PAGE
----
On Thursday, the Los Angeles Angels parted ways with Albert Pujols. At the age of 41, the slugging first baseman may have just sung his swan song on a legendary career.
Over the past two decades, Pujols has provided the game of baseball with one of the most iconic all-around players. Standing at fifth on the all-time home runs list with 667 long balls, combined with a career .298 batting average, 10 all star game selections, and two gold gloves at first base, Pujols is a sure first ballot hall of famer.
While a 2021 farewell tour seemed inevitable to some, there is no clear indication that Pujols is done. His production has dwindled in the past few seasons. Since 2017 he has put up below average OPS+ numbers. And he got off to a particularly slow start this season, posting a .198/.250/.372 slash line. The Angels also already have two key offensive pieces in place at first base and designated hitter. Jared Walsh and Shohei Ohtani are both having solid seasons at the plate as the team looks to get back in the American League West Division hunt.
After 11 remarkable seasons with the St. Louis Cardinals, Pujols became one of the most touted free agents in baseball history in 2011, ultimately deciding to head to Southern California to sign with the Angels. While Pujols had some productive power hitting seasons with the Angels, he was unable to fully replicate his St. Louis success. Nonetheless, the team was happy for his nine seasons of service with the club.
“The Angels Organization proudly signed Albert Pujols in 2011, and are honored that he has worn an Angels jersey for nearly half of his Hall-of-Fame Career,” said Angels owner Arte Moreno.
The question now is does Pujols have another destination to go, or is his career in the majors done? The two spots where Pujols could be utilized at this point in his career would either be as a designated hitter with an American League team in need of a power hitter, or off the bench with a National League team. In the American League, one highly anticipated team that is yet to show off their full power potential is the Chicago White Sox. This doesn’t seem like a bad landing destination for him considering the fact that he could end his career under his longtime manager in St. Louis, Tony La Russa. Then there is the New York Yankees who are always known to bring in big time veterans. As a team with several injury prone players Pujols might have a place in the Bronx.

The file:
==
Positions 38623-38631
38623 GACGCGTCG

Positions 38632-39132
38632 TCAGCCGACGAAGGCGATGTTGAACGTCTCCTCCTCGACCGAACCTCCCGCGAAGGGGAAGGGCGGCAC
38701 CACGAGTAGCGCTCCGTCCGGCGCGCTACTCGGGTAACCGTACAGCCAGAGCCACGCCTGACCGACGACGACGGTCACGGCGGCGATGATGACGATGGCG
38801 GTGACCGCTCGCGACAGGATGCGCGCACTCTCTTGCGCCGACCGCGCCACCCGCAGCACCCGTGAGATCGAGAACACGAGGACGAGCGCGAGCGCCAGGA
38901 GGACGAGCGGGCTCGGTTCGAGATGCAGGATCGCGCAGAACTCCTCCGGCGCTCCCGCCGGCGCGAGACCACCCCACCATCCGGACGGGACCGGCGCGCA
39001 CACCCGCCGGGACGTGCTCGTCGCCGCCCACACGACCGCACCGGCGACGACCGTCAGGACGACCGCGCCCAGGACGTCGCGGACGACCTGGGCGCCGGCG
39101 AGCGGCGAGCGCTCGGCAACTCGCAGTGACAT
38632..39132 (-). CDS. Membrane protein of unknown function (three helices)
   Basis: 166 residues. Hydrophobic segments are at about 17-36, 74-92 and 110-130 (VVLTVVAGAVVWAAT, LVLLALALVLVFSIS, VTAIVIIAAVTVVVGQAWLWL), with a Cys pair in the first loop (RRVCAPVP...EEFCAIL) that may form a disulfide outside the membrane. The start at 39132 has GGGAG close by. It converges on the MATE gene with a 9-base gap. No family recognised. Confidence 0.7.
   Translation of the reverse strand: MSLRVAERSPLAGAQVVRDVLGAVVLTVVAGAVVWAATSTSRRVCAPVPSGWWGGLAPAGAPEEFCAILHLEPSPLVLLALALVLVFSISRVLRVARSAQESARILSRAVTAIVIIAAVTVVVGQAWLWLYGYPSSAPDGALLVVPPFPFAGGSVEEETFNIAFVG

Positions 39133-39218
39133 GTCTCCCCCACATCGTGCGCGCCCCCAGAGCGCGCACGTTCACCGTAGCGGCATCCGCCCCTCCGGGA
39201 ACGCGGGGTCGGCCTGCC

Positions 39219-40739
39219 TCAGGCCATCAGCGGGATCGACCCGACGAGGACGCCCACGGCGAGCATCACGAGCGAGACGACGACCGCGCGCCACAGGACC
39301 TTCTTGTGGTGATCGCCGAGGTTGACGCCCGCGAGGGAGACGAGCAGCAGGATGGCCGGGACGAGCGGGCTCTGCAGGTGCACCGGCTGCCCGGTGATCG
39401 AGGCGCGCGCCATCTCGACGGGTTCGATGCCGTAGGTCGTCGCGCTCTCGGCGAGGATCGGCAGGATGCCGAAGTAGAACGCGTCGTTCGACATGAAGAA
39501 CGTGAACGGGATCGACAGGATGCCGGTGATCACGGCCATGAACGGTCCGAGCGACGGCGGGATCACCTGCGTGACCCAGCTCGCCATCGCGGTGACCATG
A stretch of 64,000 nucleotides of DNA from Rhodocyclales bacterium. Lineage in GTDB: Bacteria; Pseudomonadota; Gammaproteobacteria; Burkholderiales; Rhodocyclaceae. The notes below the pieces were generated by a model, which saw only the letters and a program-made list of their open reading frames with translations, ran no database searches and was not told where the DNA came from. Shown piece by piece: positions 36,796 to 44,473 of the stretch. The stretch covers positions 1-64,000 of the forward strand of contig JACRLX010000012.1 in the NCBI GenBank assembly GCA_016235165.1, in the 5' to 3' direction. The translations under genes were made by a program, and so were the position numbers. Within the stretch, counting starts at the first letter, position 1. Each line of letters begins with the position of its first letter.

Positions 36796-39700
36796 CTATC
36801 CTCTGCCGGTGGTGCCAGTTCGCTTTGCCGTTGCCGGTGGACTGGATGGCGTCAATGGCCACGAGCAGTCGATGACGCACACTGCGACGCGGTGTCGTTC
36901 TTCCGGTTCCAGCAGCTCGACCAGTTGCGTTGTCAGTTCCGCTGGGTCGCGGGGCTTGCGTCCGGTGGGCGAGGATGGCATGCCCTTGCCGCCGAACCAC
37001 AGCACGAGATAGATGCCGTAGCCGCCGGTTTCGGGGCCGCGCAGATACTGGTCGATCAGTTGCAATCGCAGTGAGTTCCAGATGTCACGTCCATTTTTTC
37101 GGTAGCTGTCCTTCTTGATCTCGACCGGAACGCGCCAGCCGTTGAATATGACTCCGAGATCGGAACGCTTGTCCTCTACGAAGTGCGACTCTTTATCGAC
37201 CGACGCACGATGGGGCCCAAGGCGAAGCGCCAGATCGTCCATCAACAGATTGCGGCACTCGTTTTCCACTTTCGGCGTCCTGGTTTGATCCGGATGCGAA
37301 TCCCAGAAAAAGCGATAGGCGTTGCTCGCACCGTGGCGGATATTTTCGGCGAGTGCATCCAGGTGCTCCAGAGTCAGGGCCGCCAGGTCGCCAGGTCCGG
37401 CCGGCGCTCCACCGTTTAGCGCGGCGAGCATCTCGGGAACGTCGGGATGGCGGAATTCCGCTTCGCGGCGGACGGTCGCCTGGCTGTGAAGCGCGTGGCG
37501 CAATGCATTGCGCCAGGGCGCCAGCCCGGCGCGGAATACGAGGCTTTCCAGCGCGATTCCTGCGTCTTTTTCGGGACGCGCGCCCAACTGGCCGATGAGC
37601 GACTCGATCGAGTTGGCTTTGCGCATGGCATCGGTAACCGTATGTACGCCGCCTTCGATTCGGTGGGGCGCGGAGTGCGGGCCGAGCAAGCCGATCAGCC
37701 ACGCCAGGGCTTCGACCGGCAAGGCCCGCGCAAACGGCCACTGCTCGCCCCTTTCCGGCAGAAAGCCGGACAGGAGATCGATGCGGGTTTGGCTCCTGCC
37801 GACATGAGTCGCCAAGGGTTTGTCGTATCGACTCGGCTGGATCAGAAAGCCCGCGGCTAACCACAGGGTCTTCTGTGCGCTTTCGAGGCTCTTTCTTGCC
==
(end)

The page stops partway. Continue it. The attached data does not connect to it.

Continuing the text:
It would be hard to picture a National League team interested in him with no DH in the NL. But a couple of Pujols’ former rival teams in the NL Central seem like the most plausible destinations. The Cincinnati Reds and Milwaukee Brewers are two competitive teams with reasons they could use him. Reds veteran first baseman Joey Votto was lost to a broken thumb Wednesday and is expected to be out for several weeks according to Mike Axisa of CBS Sports. Meanwhile the Brewers are getting little production from first basemen Keston Hiura and Daniel Vogelbach.
Through his legendary playing career and charitable work off the field with the Pujols family foundation, the world of sports looks forward to seeing where the next phase of his career brings him. Will the next phase involve more playing or retirement and meaningful work beyond the game?
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